NeCus’ Park witnessed a revival of a vanishing culture with the arrival of a welcoming pole designed by sculpture artist Guy Capoeman.

“The spirits of the old ones are in the trees, waiting for the old ones to start singing,” Richard Basch, the vice chairman of the Clatsop-Nehalem tribe, said at the ceremony Friday. “I am sure they are here today.”

As the sun draped over the scene by a tucked-in cove in Cannon Beach and visitors formed a circle around a campfire, it wasn’t difficult to imagine the Native Americans who gathered at this site hundreds and even thousands of years ago. The area, bordering Ecola Creek, once was the location of a Clatsop-Nehalem village known as NeCus’. The sculpture was a collaboration between the Clatsop-Nehalem tribe and the city.

“There were permanent residents, but it was always a place of welcoming strangers and travelers,” Basch said. “So this welcoming pole is here to welcome everyone now.”

A little over a year ago, the Palette Group, a subcommittee of the city parks committee, submitted a proposal to the city’s public arts committee for a 10-foot tall cedar welcoming pole to be erected along the bank of Ecola Creek at the edge of NeCus’ park. Working with the parks committee, the sculpture was designed by master carver Capoeman. The statue, which can be seen from the Fir Street Bridge, faces the ocean, as tribal members once did when they greeted their guests.

Friday’s dedication and prayer was meant to be “fun and light-hearted,” according to Basch.

But the message of the welcoming pole also recalls a different time, when tribes heading to the Columbia River or Nehalem Bay would gather for visits, celebrations and potlatches — gift-giving feasts to celebrate friendship between members.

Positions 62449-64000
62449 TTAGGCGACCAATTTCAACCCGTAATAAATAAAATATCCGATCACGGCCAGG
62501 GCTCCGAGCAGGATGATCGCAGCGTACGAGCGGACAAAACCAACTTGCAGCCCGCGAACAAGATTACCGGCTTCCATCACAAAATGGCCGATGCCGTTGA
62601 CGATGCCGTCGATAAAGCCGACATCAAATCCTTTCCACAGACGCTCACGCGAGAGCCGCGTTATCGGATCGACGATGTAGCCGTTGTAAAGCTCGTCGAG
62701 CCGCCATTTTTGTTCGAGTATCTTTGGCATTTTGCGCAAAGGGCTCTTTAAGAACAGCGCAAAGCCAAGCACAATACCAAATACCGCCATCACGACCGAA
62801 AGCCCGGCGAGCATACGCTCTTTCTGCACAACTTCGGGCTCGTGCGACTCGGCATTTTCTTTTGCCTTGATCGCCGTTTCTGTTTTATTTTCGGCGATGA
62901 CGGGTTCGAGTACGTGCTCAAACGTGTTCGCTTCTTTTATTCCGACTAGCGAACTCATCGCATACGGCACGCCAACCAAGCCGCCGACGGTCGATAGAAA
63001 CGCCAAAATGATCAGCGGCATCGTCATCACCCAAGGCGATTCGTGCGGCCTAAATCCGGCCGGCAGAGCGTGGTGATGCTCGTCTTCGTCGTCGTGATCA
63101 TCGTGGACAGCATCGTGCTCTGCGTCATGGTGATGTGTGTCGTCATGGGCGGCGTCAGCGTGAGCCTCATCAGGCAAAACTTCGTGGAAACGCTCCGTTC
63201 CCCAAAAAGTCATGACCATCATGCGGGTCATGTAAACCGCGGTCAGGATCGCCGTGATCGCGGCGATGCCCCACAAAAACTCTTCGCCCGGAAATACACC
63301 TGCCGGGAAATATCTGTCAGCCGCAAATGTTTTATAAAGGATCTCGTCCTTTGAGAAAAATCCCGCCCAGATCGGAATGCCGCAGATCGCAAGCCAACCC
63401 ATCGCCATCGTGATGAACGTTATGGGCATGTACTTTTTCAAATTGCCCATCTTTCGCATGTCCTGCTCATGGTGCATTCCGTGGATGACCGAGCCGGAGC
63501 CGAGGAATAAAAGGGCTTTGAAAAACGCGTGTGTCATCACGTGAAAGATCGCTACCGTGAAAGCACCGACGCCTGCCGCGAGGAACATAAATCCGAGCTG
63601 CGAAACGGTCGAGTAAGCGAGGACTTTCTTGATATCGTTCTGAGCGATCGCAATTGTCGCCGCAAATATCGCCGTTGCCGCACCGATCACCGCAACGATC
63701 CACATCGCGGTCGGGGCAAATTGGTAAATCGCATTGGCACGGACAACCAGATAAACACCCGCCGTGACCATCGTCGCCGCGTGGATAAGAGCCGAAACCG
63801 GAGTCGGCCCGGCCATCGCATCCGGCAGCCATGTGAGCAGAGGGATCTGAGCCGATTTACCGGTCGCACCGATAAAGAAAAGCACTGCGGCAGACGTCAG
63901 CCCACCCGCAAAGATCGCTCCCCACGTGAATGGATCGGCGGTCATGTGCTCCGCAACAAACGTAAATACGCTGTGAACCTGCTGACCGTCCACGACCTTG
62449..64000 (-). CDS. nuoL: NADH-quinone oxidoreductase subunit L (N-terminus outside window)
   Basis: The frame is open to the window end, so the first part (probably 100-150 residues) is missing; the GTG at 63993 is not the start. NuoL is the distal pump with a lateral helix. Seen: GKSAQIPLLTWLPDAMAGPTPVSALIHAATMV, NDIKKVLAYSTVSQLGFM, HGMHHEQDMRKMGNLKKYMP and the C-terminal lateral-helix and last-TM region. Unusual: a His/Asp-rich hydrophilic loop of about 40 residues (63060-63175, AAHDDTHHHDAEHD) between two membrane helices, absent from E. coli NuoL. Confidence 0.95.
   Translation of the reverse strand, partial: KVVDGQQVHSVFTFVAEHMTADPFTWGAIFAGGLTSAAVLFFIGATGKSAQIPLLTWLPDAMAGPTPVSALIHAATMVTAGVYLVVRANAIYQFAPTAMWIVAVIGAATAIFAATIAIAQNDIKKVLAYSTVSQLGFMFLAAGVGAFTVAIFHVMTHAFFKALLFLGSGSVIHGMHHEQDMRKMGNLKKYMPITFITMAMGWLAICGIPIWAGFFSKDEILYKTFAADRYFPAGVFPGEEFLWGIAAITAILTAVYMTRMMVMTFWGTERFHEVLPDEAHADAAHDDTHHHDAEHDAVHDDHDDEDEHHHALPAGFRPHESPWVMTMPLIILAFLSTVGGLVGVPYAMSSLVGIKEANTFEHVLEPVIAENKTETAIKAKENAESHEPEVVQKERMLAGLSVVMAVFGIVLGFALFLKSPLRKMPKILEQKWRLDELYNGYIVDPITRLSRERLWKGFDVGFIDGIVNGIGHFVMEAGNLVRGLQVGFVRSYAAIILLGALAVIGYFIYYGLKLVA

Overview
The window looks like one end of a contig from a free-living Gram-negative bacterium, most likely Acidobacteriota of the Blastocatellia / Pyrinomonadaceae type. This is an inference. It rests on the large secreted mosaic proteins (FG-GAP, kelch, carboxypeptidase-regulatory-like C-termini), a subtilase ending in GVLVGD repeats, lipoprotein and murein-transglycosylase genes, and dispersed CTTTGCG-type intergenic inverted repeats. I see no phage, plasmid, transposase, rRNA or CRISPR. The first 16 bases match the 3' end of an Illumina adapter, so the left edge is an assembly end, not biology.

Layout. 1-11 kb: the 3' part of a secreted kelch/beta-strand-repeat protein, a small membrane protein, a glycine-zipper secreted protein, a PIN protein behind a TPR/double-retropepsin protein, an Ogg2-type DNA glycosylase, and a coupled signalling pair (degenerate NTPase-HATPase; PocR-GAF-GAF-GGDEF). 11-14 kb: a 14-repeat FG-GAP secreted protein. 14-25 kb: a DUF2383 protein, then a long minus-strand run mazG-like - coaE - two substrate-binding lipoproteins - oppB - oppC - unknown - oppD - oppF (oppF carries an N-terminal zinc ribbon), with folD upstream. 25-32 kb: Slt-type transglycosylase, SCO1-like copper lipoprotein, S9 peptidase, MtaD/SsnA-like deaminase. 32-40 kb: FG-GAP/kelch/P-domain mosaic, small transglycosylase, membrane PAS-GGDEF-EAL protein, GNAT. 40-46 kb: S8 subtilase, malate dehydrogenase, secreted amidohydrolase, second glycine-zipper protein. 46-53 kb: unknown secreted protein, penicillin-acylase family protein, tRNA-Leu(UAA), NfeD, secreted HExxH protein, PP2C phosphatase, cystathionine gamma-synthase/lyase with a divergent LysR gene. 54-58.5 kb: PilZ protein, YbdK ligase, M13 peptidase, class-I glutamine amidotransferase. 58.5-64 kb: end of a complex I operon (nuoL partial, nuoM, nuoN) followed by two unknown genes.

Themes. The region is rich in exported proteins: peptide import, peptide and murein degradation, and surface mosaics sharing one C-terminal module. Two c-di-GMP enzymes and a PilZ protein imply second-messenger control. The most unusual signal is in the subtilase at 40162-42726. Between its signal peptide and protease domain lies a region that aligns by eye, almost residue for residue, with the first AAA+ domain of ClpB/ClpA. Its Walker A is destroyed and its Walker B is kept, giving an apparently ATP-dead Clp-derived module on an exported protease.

Capoeman, whose family members extend to the Clatsop, Nehalem and Tillamook tribes, carved the colorful pole. The cedar used comes from an old-growth preserve in Quinault, Washington.

Barb Linnett, who serves on the parks committee, credited the Cannon Beach Public Works Department for the base on which it stands.

Around the campfire, Cannon Beach officials and tribal representatives gathered in the mid-afternoon sun. Capoeman sang a traditional Quinault melody while beating a drum to herald the installation. He described how travelers would arrive in their canoes singing, voices identifying their people to the residents of NeCus’ village.

The Quinault Indian Nation, which consists of the Quinault and Queets tribes and descendants of five other coastal tribes, were among those visitors, according to author and research professor Doug Deur.

“People would stop here as they were going on canoes along the coast,” Deur said. “It’s a place that is not easy to get in and out of by canoe, but it’s also an important place.”

Deur described the waters past Tillamook Head as unforgiving. Paddlers “would build up the energy and get prepared for going around that big headland of rock, and come in here,” he said. “We had travelers going up and along the coast and stopping at this place. People paddling here from all over, to gather, to rest, harvest resources together — often not even speaking the same language but able to find common interests, common ground and common vision. We know this place continued to be important through time. I’d like to think that provides inspiration for what we’re doing right now.”


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